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Bulls fail to maintain pace and lose in Indiana

Bulls unable to recover from slow start

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By Sam Smith | 11.28.2015 | 9:00 a.m.

There was a dog in the locker room and he ate the game plan. No, they ate a seafood pregame meal and pulled a mussel. Wait, no, they couldn’t get their pregame naps because there was a loud chess team staying in the hotel on a holiday trip and the chess nuts were boasting in an open foyer. They thought they were wearing the camouflage uniforms and couldn’t find them. Got up late and was rushing: It was the AM/PM nob; no the volume, separate knob.

First game being back from the Western Conference? Yeah, that, too.

“They outplayed us at both ends, point blank, period,” said Jimmy Butler after the Indiana Pacers Friday led pretty much the entire game and defeated the Bulls 104-92. “Turnovers, missed shots; they just outplayed us both ends of the floor. Not too much to blame it on. They played better.”

It was the end of the long road trip with a lot of days and few games, the Bulls finishing 2-2 after three games in the Western Conference, a 5 a.m. arrival Wednesday morning and then back out Thanksgiving evening for the Friday game in Indiana.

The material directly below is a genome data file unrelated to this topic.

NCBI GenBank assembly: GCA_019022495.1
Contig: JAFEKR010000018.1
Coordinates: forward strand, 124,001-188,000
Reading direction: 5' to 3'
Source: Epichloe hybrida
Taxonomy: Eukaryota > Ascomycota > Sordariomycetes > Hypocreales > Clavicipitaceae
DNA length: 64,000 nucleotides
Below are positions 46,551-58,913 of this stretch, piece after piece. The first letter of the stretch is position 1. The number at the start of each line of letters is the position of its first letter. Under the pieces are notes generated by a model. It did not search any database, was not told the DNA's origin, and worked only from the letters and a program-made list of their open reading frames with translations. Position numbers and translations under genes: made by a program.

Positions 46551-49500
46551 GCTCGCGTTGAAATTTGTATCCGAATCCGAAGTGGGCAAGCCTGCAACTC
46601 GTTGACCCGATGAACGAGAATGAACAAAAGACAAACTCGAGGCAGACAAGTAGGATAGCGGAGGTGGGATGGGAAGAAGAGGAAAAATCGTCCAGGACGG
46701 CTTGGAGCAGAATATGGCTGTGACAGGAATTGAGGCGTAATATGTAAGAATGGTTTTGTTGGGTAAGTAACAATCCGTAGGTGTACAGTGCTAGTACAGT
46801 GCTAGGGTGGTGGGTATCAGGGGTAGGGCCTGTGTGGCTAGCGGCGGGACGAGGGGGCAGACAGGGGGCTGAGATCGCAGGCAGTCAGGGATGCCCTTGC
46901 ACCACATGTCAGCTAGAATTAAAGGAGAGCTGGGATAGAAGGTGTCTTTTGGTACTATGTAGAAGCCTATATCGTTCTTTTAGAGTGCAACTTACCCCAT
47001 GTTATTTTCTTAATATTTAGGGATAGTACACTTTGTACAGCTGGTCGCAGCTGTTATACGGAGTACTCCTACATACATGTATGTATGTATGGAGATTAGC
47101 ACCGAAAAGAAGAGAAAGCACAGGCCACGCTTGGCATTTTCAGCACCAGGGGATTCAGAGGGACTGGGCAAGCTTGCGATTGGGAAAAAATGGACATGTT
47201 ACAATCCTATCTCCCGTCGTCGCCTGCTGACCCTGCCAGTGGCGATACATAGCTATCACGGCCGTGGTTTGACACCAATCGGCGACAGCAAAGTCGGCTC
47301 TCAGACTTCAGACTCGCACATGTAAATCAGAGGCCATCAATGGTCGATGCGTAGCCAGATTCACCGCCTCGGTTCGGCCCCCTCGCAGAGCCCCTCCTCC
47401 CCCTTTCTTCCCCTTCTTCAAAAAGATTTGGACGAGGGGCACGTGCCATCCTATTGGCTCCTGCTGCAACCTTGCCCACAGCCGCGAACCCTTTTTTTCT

The Bulls pretty much looked like that sounded in a mostly spiritless effort that included a season worst 34.8 percent shooting, outrun 21-5 in fast break points, a 16-9 deficit on second chance points, 20-10 in points from turnovers, losing on points inside 42-28 and with Derrick Rose and Pau Gasol each shooting four of 16, and Jimmy Butler four of 10 and four turnovers.

Nikola Mirotic led the Bulls with 25 points and was the only Bulls player scoring in double figures through three quarters.

“Oh, my god, I felt like I played like (crap) tonight,” agreed Rose, who was a team worst minus 19 in plus/minus. “I don’t know what the case might be. Thanksgiving, I don’t know. It’s a hard one losing like that in here, but the energy level, my energy, wasn’t up. It is a tough game when you come back from the West Coast, but we can’t use that as an excuse.”